A work session of the Western Dubuque School Board Nov.8 concerning COVID-19 school safety procedures in the district may have created more questions than answers.
The district has used a 3% threshold to determine whether masks are required in district buildings. That threshold was put in place earlier this fall when the district saw a dramatic spike in COVID-19 cases at Western Dubuque High School that officials believe may have developed following homecoming activities.
Currently, Western Dubuque High School and Farley Elementary School are in a mask mandate. Superintendent Rick Colpitts told the board he expects Peosta Elementary to be in a mask mandate by the end of the week.
Colpitts said cases this fall have been different from what officials saw last year. “Last fall when we saw a case, it was pretty well isolated. What we are finding now is that often when there is a COVID case in a household, it actually goes through everybody in the household. That has happened with several staff members and their families and we are seeing it with several students,” he said.
Colpitts said the district’s 3% threshold was taken from other larger districts in the state. He told the board they may want to look at a different number and format.
“What is our common sense approach? If we hit 3% today and put a mask mandate in tomorrow and have six kids return to the building, now we are down below the 3%. So what is our common sense threshold for determining when we go to a mask mandate and how long we stay? Would it make sense to look at a different percentage?”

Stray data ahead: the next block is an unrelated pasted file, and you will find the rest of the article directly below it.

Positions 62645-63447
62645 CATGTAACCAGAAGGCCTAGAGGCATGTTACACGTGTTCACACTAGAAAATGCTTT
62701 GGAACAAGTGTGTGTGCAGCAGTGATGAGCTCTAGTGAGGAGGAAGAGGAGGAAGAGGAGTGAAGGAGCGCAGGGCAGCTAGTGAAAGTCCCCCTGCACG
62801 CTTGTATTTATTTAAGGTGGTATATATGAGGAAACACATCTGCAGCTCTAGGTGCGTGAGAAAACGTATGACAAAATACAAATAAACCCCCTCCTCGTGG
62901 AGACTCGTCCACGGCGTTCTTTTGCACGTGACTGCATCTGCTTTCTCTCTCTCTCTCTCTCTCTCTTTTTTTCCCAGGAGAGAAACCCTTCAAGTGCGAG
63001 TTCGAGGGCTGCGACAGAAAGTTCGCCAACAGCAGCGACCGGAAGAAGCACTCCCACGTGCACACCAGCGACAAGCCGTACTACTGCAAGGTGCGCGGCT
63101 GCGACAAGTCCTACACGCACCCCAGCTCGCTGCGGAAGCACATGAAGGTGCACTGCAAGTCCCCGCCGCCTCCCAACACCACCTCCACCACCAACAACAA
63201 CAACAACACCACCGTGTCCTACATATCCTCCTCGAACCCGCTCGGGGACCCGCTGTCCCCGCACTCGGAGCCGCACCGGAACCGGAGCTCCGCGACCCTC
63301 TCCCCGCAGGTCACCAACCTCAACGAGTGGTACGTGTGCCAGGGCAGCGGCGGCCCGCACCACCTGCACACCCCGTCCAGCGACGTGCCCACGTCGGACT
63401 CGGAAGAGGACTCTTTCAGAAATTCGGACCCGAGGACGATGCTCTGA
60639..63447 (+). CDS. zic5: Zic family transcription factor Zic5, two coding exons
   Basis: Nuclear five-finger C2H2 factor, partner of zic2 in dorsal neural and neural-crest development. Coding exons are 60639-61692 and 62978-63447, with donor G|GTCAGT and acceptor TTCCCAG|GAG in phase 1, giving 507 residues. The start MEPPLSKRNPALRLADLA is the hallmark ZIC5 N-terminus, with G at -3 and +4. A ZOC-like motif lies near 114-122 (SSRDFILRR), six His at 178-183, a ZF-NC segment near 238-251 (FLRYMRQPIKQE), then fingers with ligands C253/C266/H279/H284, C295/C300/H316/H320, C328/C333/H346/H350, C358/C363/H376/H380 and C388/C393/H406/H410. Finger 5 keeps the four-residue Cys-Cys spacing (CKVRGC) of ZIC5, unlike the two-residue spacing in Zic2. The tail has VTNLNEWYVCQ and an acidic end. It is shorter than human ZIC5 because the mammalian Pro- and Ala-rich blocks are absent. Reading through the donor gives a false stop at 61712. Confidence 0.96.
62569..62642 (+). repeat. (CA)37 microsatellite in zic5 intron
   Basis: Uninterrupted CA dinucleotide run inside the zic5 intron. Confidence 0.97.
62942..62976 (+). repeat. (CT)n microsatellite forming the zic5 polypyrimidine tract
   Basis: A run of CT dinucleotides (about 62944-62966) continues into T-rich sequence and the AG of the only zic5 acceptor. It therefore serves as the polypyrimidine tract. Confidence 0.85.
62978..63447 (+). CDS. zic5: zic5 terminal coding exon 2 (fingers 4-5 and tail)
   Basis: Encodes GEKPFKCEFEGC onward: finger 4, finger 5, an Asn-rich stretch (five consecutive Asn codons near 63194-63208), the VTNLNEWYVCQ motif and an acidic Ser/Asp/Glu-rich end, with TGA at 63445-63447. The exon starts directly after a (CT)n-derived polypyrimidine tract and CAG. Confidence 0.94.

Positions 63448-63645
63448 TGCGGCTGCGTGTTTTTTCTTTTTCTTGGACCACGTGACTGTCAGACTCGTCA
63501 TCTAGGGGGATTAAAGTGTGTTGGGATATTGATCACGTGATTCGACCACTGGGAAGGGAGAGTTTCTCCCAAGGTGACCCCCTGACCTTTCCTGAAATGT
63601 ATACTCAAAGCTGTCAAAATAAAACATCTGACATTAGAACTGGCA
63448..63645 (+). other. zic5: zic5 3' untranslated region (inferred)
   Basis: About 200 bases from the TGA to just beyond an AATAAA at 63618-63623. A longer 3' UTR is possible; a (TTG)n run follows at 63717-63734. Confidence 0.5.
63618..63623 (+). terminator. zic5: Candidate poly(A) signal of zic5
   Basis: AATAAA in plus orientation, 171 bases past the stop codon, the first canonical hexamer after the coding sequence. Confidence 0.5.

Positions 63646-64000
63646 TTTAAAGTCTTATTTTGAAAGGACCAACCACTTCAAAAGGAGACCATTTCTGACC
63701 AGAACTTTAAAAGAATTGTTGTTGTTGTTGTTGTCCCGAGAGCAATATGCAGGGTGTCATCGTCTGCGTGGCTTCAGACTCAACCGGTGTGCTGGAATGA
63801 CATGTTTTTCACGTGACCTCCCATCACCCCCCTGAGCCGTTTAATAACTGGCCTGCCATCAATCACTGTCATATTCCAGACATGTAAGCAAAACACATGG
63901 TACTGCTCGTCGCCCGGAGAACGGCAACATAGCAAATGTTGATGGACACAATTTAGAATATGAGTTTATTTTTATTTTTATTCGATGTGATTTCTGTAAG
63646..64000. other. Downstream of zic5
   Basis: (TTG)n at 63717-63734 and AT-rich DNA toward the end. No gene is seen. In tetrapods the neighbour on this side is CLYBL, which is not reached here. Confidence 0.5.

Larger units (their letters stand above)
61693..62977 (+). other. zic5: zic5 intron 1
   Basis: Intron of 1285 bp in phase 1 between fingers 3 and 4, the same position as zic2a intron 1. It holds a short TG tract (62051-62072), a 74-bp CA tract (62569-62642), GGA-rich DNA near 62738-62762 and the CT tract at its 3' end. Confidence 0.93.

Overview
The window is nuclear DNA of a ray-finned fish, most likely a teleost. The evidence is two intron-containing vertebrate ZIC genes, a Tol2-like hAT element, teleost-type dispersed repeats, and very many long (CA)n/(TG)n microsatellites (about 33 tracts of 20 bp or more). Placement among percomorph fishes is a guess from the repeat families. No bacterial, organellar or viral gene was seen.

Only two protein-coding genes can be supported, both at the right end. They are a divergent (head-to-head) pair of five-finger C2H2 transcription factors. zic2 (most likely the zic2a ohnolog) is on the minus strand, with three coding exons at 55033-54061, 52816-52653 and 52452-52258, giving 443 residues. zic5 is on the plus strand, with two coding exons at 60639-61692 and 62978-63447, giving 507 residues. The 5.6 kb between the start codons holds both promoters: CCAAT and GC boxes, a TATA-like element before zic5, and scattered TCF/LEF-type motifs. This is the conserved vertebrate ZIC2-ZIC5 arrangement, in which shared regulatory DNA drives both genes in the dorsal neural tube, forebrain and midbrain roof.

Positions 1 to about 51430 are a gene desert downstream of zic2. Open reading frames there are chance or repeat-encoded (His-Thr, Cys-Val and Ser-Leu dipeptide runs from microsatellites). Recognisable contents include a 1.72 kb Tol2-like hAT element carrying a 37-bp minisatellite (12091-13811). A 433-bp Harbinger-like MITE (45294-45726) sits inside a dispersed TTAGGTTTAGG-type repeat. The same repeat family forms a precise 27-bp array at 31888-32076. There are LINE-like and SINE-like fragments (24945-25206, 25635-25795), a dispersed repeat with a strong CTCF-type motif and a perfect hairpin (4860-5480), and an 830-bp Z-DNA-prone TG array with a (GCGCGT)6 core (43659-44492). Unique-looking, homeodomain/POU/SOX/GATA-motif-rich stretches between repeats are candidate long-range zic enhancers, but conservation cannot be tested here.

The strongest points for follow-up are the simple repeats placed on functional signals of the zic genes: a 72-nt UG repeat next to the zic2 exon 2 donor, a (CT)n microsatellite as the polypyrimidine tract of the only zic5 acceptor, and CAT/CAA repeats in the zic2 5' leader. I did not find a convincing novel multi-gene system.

“I struggle with guessing at a number,” board member Mark Tilson replied. “We are trying to make data-driven decisions. Whether it’s 3% or 5%, it’s just a number.”
Tilson suggested helping students get the vaccine that has now become available. “I think we should talk about what we can do to facilitate vaccines for students. Obviously, it’s the parents’ choice as to whether their children get vaccinated, but we could just make it available.”
Colpitts said district buildings could be used for vaccine clinics after hours. “We can get some of those scheduled. We will contact some pharmacies about coming in.”
A COVID-19 dashboard on the district website reports positive cases throughout the district. Colpitts said a building’s 3% threshold isn’t reported on the dashboard for now.
“I was waiting for this meeting and for board action before reporting that,” he explained after the meeting. “Until the board officially decides what the number is, it’s a little premature. I’ll report it once they decide.” He went on to explain that buildings that are mandated to wear masks know what their percentage is.
The district may allow masks due to a federal judge granting a preliminary injunction blocking enforcement of Iowa’s ban on school mask requirements in early October.
“If the temporary restraining order is removed, then masks in schools would be a violation of the law,” Colpitts said. “We haven’t heard anything from the Governor’s office, but know they have appealed the decision and are waiting for the appellate court to meet and decide what to do. At some point, someone will communicate to us what has happened. If that law is put back in effect, then for us to mandate masks would go against the law.”
No action was taken by the board. It’s expected the issue will come up during the board meeting Tuesday, Nov. 16, following the certification of the school board election by Dubuque County Supervisors Monday, Nov. 15.